Big 12: Andy Dalton

Baylor wants to have 'nothing to lose'

September, 2, 2011
9/02/11
9:00
AM ET
It didn't take long before all Baylor could do was hope a lesson could be learned. A win was out of the question pretty quickly.

"We had a face and there was dirt there, and next thing we knew, we found our face in the dirt," coach Art Briles told reporters this week.

In a little over seven minutes, a pair of long scores had TCU up 14-0. By halftime, the shaken Bears trailed 35-3. The Bears had a bowl streak to slay, and with a date against the top-five Horned Frogs, the nation would know Baylor with a win.

"As a team, I think we were extremely overhyped last year for that game," Baylor quarterback Robert Griffin III said, "and it came up with a huge letdown.

Nobody would beat TCU the entire season, but Baylor didn't come close. Are things different this time? TCU's quarterback is different, at least. Baylor says it has a much different team this time around.

"Our mentality will be better, possibly, than what it was a year ago," Briles said. "Last year, we were certainly in a stage of wondering where we were as a football team."

This year, Baylor is a team that's tasted the postseason.

"I got a taste of what a steak dinner felt like, so now we’re looking to get back to the table and get a little bit more," Griffin said.

It's a team that knows it can move the ball against almost anyone, and it's a team that rediscovered its confidence when it began the season 7-2, despite finishing the season on a four-game losing streak.

"It was a wake-up call to the rest of the team that we just have to be better, It really helped us, it set us up for the rest of the year," Griffin said. "So, in all honesty, we can thank TCU for beating us last year, because it really woke us up."

This time, anyway, overhyping won't be the problem. National respect would come with a win over the defending Rose Bowl champions. A Friday night kickoff on ESPN assures that if it happens, millions will see it.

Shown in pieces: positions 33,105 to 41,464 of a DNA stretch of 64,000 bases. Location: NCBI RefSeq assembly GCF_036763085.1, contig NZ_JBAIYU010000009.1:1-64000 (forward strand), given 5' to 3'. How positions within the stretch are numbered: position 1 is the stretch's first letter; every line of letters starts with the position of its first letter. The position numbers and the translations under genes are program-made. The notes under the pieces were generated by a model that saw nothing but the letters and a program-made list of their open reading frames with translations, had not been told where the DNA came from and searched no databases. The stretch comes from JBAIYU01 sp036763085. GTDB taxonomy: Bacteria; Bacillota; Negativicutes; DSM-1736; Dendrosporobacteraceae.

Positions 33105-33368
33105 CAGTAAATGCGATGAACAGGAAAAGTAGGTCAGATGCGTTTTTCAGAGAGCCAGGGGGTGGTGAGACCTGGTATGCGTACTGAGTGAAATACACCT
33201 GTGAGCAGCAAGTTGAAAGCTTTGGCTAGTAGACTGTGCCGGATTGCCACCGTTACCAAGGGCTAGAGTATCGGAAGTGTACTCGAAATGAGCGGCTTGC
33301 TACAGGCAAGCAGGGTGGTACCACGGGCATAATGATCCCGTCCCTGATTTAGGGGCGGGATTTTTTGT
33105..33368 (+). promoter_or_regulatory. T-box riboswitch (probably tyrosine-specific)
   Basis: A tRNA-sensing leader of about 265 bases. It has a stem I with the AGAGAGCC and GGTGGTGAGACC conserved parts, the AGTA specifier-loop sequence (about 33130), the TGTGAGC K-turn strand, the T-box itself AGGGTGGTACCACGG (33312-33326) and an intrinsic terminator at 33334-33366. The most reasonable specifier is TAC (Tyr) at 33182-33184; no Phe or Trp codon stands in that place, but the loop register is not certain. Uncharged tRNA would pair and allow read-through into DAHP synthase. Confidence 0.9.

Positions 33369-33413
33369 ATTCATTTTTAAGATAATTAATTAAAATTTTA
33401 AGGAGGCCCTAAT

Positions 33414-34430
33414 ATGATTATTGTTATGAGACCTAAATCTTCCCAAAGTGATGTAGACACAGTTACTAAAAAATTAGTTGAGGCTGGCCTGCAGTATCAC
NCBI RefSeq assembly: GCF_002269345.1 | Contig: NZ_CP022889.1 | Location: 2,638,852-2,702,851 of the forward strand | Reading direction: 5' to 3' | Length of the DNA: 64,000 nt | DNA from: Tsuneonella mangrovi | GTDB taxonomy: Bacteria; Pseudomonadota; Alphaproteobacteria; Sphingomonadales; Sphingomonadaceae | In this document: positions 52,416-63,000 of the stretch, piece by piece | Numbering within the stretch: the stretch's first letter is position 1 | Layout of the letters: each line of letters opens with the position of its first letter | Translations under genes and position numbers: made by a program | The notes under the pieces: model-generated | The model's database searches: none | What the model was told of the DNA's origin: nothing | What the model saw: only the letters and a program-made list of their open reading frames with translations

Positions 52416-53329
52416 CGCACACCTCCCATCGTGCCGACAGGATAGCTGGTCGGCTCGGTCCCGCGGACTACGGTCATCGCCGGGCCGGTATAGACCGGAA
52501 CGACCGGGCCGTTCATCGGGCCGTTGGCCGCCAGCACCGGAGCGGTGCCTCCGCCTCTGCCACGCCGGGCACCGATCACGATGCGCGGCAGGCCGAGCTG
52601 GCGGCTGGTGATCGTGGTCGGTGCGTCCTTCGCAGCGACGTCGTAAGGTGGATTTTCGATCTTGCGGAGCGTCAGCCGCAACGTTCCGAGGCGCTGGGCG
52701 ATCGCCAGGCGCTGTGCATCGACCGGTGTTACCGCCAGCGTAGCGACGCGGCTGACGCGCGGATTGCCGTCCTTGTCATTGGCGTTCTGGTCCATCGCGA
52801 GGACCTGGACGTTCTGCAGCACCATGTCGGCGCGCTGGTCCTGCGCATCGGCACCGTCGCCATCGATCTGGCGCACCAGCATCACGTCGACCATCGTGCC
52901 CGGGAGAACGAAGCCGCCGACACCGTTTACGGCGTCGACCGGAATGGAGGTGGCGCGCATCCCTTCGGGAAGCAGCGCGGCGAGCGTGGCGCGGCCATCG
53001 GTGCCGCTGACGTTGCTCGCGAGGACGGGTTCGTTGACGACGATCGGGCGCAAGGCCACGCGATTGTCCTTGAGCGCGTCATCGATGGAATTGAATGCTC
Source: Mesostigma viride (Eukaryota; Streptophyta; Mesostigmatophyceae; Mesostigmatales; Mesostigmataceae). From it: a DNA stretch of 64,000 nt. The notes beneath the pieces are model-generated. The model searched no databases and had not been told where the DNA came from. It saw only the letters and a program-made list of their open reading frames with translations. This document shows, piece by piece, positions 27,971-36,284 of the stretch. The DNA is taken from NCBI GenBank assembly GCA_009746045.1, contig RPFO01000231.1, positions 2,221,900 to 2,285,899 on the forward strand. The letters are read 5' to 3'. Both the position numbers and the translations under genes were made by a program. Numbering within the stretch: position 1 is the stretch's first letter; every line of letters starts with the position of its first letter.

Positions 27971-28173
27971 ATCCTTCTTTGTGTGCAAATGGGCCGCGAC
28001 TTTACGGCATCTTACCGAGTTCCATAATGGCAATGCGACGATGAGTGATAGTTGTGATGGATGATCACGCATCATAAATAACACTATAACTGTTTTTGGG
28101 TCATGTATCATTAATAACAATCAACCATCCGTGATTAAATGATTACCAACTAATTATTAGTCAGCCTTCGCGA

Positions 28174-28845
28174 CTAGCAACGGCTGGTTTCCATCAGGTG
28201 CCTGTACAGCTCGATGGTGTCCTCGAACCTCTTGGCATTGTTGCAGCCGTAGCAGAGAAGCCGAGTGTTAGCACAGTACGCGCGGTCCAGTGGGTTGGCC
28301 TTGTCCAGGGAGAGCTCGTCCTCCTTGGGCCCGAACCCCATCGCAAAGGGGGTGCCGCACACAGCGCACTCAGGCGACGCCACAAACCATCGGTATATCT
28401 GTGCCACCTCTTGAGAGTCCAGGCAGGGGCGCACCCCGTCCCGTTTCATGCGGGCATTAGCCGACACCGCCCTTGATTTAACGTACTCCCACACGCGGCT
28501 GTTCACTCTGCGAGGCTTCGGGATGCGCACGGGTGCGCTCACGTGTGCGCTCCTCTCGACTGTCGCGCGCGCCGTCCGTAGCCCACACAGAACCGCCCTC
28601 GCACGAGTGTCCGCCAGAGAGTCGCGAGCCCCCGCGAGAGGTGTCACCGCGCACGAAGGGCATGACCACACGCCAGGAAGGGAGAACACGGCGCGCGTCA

But opportunity? Baylor says it's best to ignore it. Briles has told his team this preseason that nobody wants to fight a boxer with nothing to lose.

"That’s the way we run it here. That’s the way any team wants to be. If you’re fighting and you’ve got something to lose, sometimes you can get a little conservative and you won’t attack your opponent," Griffin said. "So we’re going to go out and fight like there’s nothing on the line, like we have everything to gain and nothing to lose."

Mailbag: UT QBs, clubhouses, player quirks

July, 1, 2011
7/01/11
3:00
PM ET
Thanks for all the questions. Enjoy the Fourth of July weekend.

Cary in Japan asked: Can you see a scenario where Gilbert doesn't start again for Texas this year at quarterback? And have any of the other QBs made enough noise thus far to give Gilbert a short leash?

David Ubben: Yeah, it could happen. I don't think it will happen, but it might. I think he'll end up the starter on opening day, but he'll have a way, way shorter leash. He has to. None of the other guys got a real shot last year, and if he struggles early this season, you absolutely have to put Connor Wood or Case McCoy out there before conference play. You can't just leave him out there making mistakes and hope it clicks at some point. We've seen enough of him, and he didn't have a ton of plays last year that really showed flashes of him turning it around in games.


DeMarshawn in Southlake, Texas, asked: Ubbenator - Have you been inside all of the Big 12 locker rooms? If so, which teams have the nicest/fanciest set-ups? If you were a prospective player and were deciding which school to play for based solely on the locker rooms, which team would you choose?

DU: I've been in a pretty big percentage of them on various campus visits, but on game weekends, they're usually closed. I haven't been to all of them, but the two that stick out are Oklahoma State and Texas. Crazy, crazy nice. I'm sure that's no surprise with the recent renovations at the OSU facilities and Texas' general aura of cash.